By Rabbi Doug Zelden, Guest Torah Columnist
Torah Portion: Vayishlach (Genesis 32:4−36:43)
This week’s Torah portion, Vayishlach, begins with Jacob’s return to the land of Israel after twenty-two years away. It more specifically deals with the encounter Jacob and his family will have with his brother Esav. 22 years earlier Jacob ran away from his brother who wanted to kill him for “Steeling” his blessings. As Jacob approaches the land and is about to be reunited with his brother he is prepares for a possible violent encounter..
The matter becomes more complicated when Jacob sends a messenger to find out the intentions of Esav his brother. When they return, they report the following: “We came to your brother Esav and he too is approaching towards you with four hundred men” (Genesis 32:7). This of course is troublesome to Jacob. After all he is not sure after twenty-two years what Esav’s intentions really are. Is he still angry regarding the many times I tricked him? Does he still want my head? To be sure hearing that Esav was approaching with four hundred men was not reassuring. With good reason the very next verse states, “And Jacob was exceedingly afraid and it troubled him” (Genesis 32:8).
In the end the two brothers meet and Jacob’s fears seem unfounded. Esav comes in peace the two brothers hug and go their separate ways. There is one verse in the opening of the parsha that I would like to explore and “read between the lines.” When Jacob sends the messengers, he tells them the following, “Thus you shall say to my brother Esav. Thus says your servant Jacob, with Lavan I have lived and stayed until now” (Bereshit 32:5).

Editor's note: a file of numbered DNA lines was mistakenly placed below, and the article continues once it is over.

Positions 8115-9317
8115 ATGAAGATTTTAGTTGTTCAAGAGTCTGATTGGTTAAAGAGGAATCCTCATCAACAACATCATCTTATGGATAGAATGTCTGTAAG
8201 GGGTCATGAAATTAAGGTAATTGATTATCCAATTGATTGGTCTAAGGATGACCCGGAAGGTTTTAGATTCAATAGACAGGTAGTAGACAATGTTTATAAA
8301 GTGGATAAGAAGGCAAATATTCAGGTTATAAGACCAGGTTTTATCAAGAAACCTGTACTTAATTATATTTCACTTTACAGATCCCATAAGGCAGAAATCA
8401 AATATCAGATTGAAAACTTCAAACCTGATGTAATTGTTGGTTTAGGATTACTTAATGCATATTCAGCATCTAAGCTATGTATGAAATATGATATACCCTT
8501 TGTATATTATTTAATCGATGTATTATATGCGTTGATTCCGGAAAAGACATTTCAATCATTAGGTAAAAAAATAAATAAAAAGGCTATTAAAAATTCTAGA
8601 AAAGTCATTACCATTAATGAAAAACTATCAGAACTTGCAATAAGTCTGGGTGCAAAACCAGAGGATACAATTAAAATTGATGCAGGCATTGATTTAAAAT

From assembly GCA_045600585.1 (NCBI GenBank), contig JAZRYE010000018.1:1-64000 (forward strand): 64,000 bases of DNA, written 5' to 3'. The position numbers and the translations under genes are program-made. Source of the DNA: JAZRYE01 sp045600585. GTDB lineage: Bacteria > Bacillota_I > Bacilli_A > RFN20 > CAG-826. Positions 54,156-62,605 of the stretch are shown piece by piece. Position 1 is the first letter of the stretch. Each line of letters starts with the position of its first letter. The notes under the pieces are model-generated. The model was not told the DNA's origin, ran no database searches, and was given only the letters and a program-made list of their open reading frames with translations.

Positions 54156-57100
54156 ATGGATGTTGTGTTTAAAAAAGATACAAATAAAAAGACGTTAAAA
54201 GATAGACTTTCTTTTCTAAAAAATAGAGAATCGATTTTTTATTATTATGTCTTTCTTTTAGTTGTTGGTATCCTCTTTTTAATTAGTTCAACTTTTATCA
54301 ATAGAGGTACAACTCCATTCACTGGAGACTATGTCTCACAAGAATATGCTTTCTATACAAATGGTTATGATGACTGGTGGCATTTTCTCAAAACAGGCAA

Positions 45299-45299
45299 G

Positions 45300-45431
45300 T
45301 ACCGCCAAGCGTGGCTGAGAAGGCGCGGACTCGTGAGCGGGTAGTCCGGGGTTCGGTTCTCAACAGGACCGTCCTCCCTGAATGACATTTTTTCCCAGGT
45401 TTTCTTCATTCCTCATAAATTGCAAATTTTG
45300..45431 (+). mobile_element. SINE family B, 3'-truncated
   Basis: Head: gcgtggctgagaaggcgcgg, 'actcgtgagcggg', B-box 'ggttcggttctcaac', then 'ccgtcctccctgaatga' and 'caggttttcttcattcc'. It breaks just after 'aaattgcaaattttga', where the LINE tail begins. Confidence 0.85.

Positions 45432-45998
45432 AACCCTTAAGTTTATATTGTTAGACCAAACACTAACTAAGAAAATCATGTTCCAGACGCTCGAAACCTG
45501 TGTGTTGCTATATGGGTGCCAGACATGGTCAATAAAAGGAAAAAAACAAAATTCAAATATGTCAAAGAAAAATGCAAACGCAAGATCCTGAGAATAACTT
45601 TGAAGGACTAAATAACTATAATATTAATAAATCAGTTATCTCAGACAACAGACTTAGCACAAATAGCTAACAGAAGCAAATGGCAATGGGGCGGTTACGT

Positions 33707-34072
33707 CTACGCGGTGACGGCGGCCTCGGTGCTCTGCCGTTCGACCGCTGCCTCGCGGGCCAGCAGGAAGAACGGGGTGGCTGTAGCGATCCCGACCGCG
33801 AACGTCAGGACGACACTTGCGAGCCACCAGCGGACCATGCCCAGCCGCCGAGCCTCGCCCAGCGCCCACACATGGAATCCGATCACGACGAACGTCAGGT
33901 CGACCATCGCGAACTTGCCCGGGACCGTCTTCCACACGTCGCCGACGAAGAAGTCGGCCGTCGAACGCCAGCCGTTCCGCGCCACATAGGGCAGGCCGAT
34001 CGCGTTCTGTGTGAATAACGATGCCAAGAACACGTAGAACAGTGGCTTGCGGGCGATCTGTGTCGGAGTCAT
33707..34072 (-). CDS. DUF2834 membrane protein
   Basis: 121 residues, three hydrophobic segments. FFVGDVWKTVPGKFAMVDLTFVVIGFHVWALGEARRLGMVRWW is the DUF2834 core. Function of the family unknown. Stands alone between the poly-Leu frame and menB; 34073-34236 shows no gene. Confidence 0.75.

The commentaries ask a number of questions regarding this verse. Of what significance is it to Esav that he knows that Jacob lived with Lavan? Why does Jacob feel it important to relate that piece of information to Esav? We would assume that Esav knew very well that Jacob lived with Lavan after running away from home.
I suggest that in these words there is a subtle attempt by Jacob at psychological warfare. The Jacob that Esav remembers is an “Ish Tam Yoshev Ohalim” – “simple man who dwells in tents”. The Jacob that Esav knew is an easy pushover. By telling Esav “with Lavan I have lived and survived” Jacob is planting in the head of Esav a new picture. Lavan was known as a con man. To live in his world and survive one needed to be strong and street smart. Jacob is subtly telling Esav I am no longer the pushover you knew. He is telling Esav that he has survived the world of Lavan and even outsmarted him. The message to Esav is that if he is coming with aggressive intentions he will meet a Jacob who capable of putting up a fight.
Rashi, the great commentator, writes on this that he agrees that with these words Jacob indeed conveys a message. But the message is a different one. The numerical value of the word “Lived (GARTI)” in Hebrew, is 613. In his commentary Rashi explains the verse as follows, “With Lavan the wicked one I have lived and nevertheless I managed to keep the 613 commandments, and I did not learn from his evil ways” (Rashi on Genesis 32:5).